Amy: Yeah, well one of my favorite recipes that I have on my site is a Swiss Chard Pasta with Garlic. And garlic and chard go really, really well together. Um, they're great pairing. So all I do is for, it's kind of a rustic Italian pasta dish. So I just sauté some garlic and olive oil and then, add the chard, I just, um, chop it up finely.
And you can use the stems as well, so you don't have to waste those. You can just chop those, um, finer than the leaves. And what you can do is put those in the pan first. So because they take a little bit longer to get soft, and then you can add the leaves in and, um, it Just gives it a great flavor with the garlic and olive oil.
And then you just simply toss that with some cooked pasta. I like to use like maybe a shorter pasta, like a penne. That way you get a little bit of the chard with the pasta in each bite. So it's just a really simple, rustic dish. Um, and, you know, people really enjoy it even if they've never had chard before.
I think it's a, it's a great way to introduce them to it. And like you were talking about, you can really use it anywhere you would use spinach. So if you're making like a soup or stew, um, instead of throwing in some spinach leaves at the end, you can just throw in some chopped chard and, you know, it kind of, um, wilts in with the broth or the, um, the hot liquid.
And, um, it adds a lot of nutrients and a lot of really great color to it. Like you had mentioned before, you know, it's really a beautiful vegetable, so, you know, you can just throw it in pretty much anything. I mean, even if you're doing a simple sauté. Um, you can throw in some of the leaves, um, and the stems, and you know, it's a great way to add this vegetable to your routine.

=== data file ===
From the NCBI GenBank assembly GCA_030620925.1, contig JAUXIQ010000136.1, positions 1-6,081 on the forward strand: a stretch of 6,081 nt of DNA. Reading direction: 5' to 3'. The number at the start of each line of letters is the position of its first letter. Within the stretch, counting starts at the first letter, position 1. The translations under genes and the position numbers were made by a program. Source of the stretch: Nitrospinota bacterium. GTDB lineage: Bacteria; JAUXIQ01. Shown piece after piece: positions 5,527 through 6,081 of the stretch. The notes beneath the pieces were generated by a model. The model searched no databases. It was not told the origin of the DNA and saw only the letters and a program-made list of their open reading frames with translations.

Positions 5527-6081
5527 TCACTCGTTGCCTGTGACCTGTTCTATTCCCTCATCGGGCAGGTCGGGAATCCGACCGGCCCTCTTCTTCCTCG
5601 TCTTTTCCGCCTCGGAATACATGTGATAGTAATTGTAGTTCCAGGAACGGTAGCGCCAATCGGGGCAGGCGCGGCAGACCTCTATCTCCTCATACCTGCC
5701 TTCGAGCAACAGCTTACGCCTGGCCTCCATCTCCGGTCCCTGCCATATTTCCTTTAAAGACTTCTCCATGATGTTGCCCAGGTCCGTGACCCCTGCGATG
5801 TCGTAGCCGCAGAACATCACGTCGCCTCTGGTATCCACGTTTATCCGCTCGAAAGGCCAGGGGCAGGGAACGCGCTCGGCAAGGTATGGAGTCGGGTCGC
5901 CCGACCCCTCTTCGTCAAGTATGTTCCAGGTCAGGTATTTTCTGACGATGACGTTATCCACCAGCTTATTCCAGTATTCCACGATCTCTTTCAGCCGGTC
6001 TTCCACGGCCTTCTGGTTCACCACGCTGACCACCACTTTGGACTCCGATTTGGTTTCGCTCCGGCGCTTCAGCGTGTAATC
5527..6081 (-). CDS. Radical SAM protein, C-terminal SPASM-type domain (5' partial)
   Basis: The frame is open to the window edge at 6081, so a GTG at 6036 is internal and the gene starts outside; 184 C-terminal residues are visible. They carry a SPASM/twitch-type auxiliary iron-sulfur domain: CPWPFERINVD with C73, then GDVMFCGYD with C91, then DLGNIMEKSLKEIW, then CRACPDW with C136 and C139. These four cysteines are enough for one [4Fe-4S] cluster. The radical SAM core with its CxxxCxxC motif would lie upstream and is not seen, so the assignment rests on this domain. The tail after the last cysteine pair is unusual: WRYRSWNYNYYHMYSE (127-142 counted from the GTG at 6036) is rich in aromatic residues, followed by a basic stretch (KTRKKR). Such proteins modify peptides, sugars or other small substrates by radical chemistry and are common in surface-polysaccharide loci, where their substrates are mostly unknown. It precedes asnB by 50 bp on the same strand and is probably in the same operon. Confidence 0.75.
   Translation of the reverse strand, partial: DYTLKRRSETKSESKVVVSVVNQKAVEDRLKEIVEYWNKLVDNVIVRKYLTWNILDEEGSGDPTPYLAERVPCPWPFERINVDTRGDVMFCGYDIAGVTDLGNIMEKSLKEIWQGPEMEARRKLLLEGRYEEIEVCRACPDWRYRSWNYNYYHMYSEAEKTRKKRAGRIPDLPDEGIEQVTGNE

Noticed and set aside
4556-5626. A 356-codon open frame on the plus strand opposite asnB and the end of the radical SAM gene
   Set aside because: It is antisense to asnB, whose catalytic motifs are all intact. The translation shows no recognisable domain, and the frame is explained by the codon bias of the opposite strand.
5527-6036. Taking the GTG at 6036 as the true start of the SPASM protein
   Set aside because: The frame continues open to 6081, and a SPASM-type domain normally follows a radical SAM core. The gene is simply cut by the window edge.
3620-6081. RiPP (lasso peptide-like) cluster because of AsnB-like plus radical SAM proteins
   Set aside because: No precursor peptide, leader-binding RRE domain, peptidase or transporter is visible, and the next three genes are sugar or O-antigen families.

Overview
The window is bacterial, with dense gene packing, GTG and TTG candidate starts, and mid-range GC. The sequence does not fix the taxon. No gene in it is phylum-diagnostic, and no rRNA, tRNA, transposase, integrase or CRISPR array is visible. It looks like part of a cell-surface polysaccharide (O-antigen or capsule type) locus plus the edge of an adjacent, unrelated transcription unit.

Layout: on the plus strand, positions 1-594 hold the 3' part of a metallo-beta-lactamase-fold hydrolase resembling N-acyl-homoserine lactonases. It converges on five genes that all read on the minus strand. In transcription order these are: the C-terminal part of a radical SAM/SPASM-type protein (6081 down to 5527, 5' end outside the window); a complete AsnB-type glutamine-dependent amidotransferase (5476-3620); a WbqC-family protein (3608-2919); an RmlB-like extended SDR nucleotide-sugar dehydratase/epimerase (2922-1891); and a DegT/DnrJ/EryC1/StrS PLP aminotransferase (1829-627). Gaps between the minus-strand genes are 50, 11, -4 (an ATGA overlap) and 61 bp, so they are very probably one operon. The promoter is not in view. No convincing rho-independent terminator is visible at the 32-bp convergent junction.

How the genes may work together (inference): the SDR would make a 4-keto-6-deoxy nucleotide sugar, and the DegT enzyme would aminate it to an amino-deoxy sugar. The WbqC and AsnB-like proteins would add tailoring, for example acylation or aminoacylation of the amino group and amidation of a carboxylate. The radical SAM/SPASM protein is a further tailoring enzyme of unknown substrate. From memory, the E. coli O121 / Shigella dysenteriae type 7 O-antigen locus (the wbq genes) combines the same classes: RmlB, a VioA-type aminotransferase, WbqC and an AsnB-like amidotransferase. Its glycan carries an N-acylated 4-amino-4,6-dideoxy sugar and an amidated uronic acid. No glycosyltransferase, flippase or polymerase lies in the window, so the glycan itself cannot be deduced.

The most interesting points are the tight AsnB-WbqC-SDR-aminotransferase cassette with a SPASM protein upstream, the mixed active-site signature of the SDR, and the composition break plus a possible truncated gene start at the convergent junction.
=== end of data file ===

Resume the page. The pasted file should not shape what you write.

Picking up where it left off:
Eric: Those are wonderful tips. Yeah, and I think, you know, chard is one of those things, you know, a quick cooking thing too, like, you know, I think people are trying to get more vegetables in their diet. It's easy to, you know, it's an easier thing to do. You're not cooking it very long, especially with like a soup.
You already have a hot broth, you know, it's like, why not? Why not just throw some, you know, spinach or chard in there, or baby kale or something like that, that it's gonna, you know, cook quick enough here that the broth iss gonna heat up and you have vegetable in it.
Eric: You know, maybe, I mean, maybe you didn't feel like chopping carrots or doing potatoes or you know, any of those type of things here, but this is something you can just like, boom, it's in there.
You know, try to.
Amy: You know, I've even done the same thing with rice or grains. Like if you like cook up a pot of rice or quinoa, like either on the stove or in your Instant Pot, at the very end, you can just stir in some of the chopped chard and it will just kind of, you know, work its way into the grains from the heat and it's nice and tender and you know, it just gives an a little bit of extra vegetable in there where you wouldn't have it otherwise.
Eric: Yeah, that again, that wonderful idea. One of those things you can kind of just slip in. It doesn't need to be like a major commitment. It's not like, you know, say buying an artichoke. You know, or that's a whole adventure in trying to, you know, get through that, eat that, to figure out how to, how to even cook a thing and not, not poke yourself.
Um, so this,
Eric: Crazy really easy vegetable just to, um, throw into any type of meal. So, yeah. So yeah guys, I hope you guys enjoyed this episode. Thank you a Amy for coming on and talking to me today about Swiss Chard. I appreciate it.
Summary of How to Use Swiss Chard - Mix it with pasta along with garlic, baby greens for a salad, throw them into a hot soup, stir chopped chard into rice or quinoa.
🔎 Find Amy
Eric: Where can people go to find you online?
Amy: So you can find me at veggiessavetheday.com. And I'm also on social media at Veggies Save the Day. And I love discussing, um, all things fresh produce. So feel free to send me a DM or shoot me an email at amykatz at veggiessavetheday.com.
Eric: Thank you for sharing this here, and we look forward to our next veggie spotlight episode with you.
Amy: Thanks for having me, Eric. This has been great.
🎧 If you liked this episode check out another episode in this series - Episode 122 - Veggie Spotlight - Asparagus
Here are the links to Amy's recipe using Swiss Chard.